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Ode on Charity.

By Grace Aguilar.

Recited by one of the boys of the School שערי תקוה Gates of Hope, London, on Tuesday, the 14th of April, 1840 (5600).

In searching for some papers lately, we accidentally laid our hands on the following effusion by our late friend, who adorned whatever she touched with the amiable religious sentiments of which her heart was full. The present represents words put in the mouth of a young child, in speaking of the benefits he received, with others, from those who watched over his early years; and the reader will therefore judge it in this light only. But if it had even less merit than it has, if the sentiments were those of an ordinary mind, in place of being imbued with that fervour which has since that time rendered her name familiar as the author of the many good books which she has made public since then, we would still give them publicity, as something which Grace Aguilar had written, and which ought as such not to be withheld from her many friends.—On the same leaf, Miss Aguilar transmitted to us a few lines by her friend Miss Samuda, the same, we believe, who so carefully and affectionately watched with her up to her last moments in a foreign land; and as such our friends will no doubt be glad to find that her feelings were so much in unison with one whom she tenderly regarded as a sister spirit, and was not separated from till the chill hand of death severed the bond which united them on earth.—Ed. Oc.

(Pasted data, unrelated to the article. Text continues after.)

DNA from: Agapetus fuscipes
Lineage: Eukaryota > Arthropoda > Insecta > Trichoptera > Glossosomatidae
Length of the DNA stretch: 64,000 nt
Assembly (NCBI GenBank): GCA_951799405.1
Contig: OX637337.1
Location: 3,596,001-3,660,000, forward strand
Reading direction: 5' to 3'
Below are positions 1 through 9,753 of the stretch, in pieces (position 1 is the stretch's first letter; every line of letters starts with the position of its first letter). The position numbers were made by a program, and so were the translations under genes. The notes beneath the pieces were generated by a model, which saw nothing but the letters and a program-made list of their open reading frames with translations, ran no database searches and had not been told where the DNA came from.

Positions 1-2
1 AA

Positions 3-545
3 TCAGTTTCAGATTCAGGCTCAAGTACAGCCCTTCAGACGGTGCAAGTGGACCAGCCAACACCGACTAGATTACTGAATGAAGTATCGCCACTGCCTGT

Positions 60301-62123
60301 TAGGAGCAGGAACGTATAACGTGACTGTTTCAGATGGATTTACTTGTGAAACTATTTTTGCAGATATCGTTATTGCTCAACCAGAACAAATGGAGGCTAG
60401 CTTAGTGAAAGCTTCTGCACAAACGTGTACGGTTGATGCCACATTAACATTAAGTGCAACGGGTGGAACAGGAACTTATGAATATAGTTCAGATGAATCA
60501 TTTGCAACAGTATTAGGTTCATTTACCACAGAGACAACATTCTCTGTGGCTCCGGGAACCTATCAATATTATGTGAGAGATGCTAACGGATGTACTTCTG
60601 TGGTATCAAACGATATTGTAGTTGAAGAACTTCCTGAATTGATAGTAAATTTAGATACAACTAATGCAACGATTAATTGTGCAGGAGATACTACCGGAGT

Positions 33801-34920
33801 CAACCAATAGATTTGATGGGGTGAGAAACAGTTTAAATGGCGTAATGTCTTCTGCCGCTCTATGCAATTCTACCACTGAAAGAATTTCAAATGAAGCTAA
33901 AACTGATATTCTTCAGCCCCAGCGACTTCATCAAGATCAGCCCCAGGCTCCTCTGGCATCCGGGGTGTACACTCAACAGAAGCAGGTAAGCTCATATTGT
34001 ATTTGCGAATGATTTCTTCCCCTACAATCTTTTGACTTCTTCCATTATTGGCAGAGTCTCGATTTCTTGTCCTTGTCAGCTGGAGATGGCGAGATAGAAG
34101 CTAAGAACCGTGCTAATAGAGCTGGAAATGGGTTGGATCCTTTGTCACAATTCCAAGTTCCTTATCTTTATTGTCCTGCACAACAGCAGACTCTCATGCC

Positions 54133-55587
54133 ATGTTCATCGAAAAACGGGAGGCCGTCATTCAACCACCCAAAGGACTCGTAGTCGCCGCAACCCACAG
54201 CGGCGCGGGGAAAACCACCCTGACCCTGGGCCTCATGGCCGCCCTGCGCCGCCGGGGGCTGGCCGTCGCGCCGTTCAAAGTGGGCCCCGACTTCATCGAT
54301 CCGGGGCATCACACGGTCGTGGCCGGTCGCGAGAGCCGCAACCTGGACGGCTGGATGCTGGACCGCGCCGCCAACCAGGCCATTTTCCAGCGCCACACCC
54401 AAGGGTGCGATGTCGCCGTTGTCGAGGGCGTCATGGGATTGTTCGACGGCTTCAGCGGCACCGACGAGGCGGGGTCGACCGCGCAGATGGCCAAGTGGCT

Oh thou, that sittest shrined far, far above,
Thou fleet-winged spirit of omniscient love!
Urging thy flight o’er ocean and o’er land,
Leaving sweet tokens of a Father’s hand,
Breathing of love from which no wo may hide,
‘Neath whose soft spell e’en sorrow’s tear is dried,
<<490>>Unseen and voiceless, yet the angel guest,
In every land that holds some gentle breast;
Thrice blessed Charity! to thee we raise
The simple ode of thankfulness and praise,
And blessing thee, in gratitude make known
The generous friends who heard thy pleading tone,
And o'er our lowly lots such joys entwined
As soothe the heart and purify the mind.
Blessings on those who to our youth would give
Means as the sons of Israel to live,
To aid us on our dark and rugged way,
And grant us knowledge, as our prop and stay.
How may we speak the thankfulness we owe,
The blessings lavished on a lot so low!
Save to upraise for them the fervent prayer,
Whose peace and fulness they would bid us share,
And bid return unto their own kind hearts
The blessings which their love to poverty imparts!